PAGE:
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Apr 7, 2020

Potential therapy for rare neurologic disease

Posted by in categories: biotech/medical, genetics

A targeted therapy, currently being studied for treatment of certain cancers including glioblastoma, may also be beneficial in treating other neurologic diseases, a study at the University of Cincinnati shows.

The study, being published online April 6 in the journal EBioMedicine, revealed that the effects of a delivery system using microscopic components of a cell (nanovesicles) called SapC-DOPS may be able to provide targeted treatment without harming healthy . This method could even prove to be successful in treating other , like Parkinson’s disease.

This study is led by Xiaoyang Qi, professor in the Division of Hematology Oncology, UC Department of Internal Medicine, and Ying Sun, research professor in the UC Department of Pediatrics and a member of the Division of Human Genetics at Cincinnati Children’s Hospital Medical Center.

Apr 7, 2020

Supermoon LIVE stream: How to watch the Pink Supermoon here TONIGHT

Posted by in category: space

🏺Super Pink Moon

Fyodor R., Credits article input Oscar Cainer, photography taken in North America, yesterday, by Richard S., one of our members.

Continue reading “Supermoon LIVE stream: How to watch the Pink Supermoon here TONIGHT” »

Apr 7, 2020

Blood Is the Next Critical Tool In the Coronavirus Fight. Here’s Why

Posted by in category: biotech/medical

The symptoms match up with coronavirus infection. But like many people in the US, because they’re relatively mild I’m unable to get a test. Testing rates have finally skyrocketed recently, yet per capita we’re still lagging behind, leaving many wondering—myself included—if we truly caught the Covid-19 bug.

That’s a problem.

Knowing the amount of people who have already recovered from the disease would be a game-changer, not just for personal peace of mind but for society as a whole. Although we don’t yet fully understand how long the virus confers immunity for, it’s likely—though severely understudied —that infected and recovered people already have protective immunity. It means that virus-killing antibodies are circulating in our blood, ones that could potentially be harnessed for people with more severe cases; we could be walking anti-coronavirus drug factories.

Apr 7, 2020

Researchers devise treatment that relieved depression in 90% of participants in small study

Posted by in categories: biotech/medical, neuroscience

A new form of magnetic brain stimulation rapidly relieved symptoms of severe depression in 90% of participants in a small study conducted by researchers at the Stanford University School of Medicine.

The researchers are conducting a larger, double-blinded trial in which half the participants are receiving fake treatment. The researchers are optimistic the second trial will prove to be similarly effective in treating people whose condition hasn’t improved with medication, talk therapy or other forms of electromagnetic stimulation.

The treatment is called Stanford Accelerated Intelligent Neuromodulation Therapy, or SAINT. It is a form of , which is approved by the Food and Drug Administration for treatment of . The researchers reported that the therapy improves on current FDA-approved protocols by increasing the number of magnetic pulses, speeding up the pace of the treatment and targeting the pulses according to each individual’s neurocircuitry.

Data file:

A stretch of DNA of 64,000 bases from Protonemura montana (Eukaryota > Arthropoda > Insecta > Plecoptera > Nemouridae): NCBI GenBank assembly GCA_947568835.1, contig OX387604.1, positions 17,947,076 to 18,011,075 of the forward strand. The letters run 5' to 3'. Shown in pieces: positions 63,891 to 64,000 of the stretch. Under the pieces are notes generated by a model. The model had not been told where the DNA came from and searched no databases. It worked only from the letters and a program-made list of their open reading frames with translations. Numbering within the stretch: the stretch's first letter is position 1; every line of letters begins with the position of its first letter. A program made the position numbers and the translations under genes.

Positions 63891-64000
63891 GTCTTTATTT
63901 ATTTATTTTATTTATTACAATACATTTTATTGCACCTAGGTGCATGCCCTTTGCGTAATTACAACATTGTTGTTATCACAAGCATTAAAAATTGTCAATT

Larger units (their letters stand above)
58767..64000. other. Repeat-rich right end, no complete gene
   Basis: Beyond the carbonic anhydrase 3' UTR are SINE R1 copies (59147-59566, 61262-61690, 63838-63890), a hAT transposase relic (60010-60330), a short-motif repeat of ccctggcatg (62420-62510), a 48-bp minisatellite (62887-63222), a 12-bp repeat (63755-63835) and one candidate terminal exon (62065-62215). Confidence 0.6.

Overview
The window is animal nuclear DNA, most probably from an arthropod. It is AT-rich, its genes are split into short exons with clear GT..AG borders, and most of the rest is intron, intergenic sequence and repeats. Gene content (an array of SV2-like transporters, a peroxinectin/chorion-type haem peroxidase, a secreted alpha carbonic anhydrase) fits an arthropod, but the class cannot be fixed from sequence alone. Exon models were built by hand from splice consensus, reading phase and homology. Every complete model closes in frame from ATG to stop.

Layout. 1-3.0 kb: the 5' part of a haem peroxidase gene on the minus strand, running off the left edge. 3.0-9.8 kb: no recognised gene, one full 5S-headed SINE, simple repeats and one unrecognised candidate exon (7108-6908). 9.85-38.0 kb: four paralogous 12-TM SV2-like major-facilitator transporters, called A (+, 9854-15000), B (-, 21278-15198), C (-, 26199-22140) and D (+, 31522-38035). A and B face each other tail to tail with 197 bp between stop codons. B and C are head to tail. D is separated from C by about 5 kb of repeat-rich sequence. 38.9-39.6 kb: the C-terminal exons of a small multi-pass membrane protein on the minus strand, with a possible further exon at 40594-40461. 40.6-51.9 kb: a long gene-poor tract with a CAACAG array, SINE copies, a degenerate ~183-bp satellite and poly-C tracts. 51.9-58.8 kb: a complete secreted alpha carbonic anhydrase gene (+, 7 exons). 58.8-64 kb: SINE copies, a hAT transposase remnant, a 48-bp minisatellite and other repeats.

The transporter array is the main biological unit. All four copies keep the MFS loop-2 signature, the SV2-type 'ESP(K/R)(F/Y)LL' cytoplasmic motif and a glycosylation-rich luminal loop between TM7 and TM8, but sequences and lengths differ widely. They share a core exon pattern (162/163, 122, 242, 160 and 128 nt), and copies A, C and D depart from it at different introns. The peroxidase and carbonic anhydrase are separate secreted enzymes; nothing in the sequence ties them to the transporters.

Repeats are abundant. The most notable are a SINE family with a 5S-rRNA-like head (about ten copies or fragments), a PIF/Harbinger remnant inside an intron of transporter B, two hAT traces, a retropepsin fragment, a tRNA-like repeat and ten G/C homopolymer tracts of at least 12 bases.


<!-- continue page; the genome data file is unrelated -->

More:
Apr 7, 2020

Coffee grounds show promise as wood substitute in producing cellulose nanofibers

Posted by in category: sustainability

The world generates over six million tons of coffee grounds, according to the International Coffee Organization. The journal Agriculture and Food Chemistry reported in 2012 that over half of spent coffee grounds end up in landfills. Cellulose nanofibers are the building blocks for plastic resins that can be made into biodegradable plastic products.

The YNU team, led by Izuru Kawamura, an associate professor at the Graduate School of Engineering Science, set out to build upon previous research into extracting nanofibers from grounds. They published their findings on April 1 in the journal Cellulose.

“Our ultimate goal is to establish a sustainable recycling system with our cellulose nanofibers in the coffee industry,” Kawamura said. “Now, more and more restaurants and cafés have been banned from using single-use straws. Following that movement, we aim to make a transparent disposable coffee cup and straw with an additive comprising cellulose nanofibers from spent coffee grounds.”

Apr 7, 2020

Deepmind AI can understand the unusual atomic structure of glass

Posted by in category: robotics/AI

Glass has an unusual atomic structure that resembles a liquid frozen in place, making it hard to predict how it will behave. DeepMind has developed an AI capable of doing so, which may also be able to predict traffic jams.

Apr 7, 2020

Google research makes for an effortless robotic dog trot

Posted by in category: robotics/AI

As capable as robots are, the original animals after which they tend to be designed are always much, much better. That’s partly because it’s difficult to learn how to walk like a dog directly from a dog — but this research from Google’s AI labs make it considerably easier.

The goal of this research, a collaboration with UC Berkeley, was to find a way to efficiently and automatically transfer “agile behaviors” like a light-footed trot or spin from their source (a good dog) to a quadrupedal robot. This sort of thing has been done before, but as the researchers’ blog post points out, the established training process can often “require a great deal of expert insight, and often involves a lengthy reward tuning process for each desired skill.”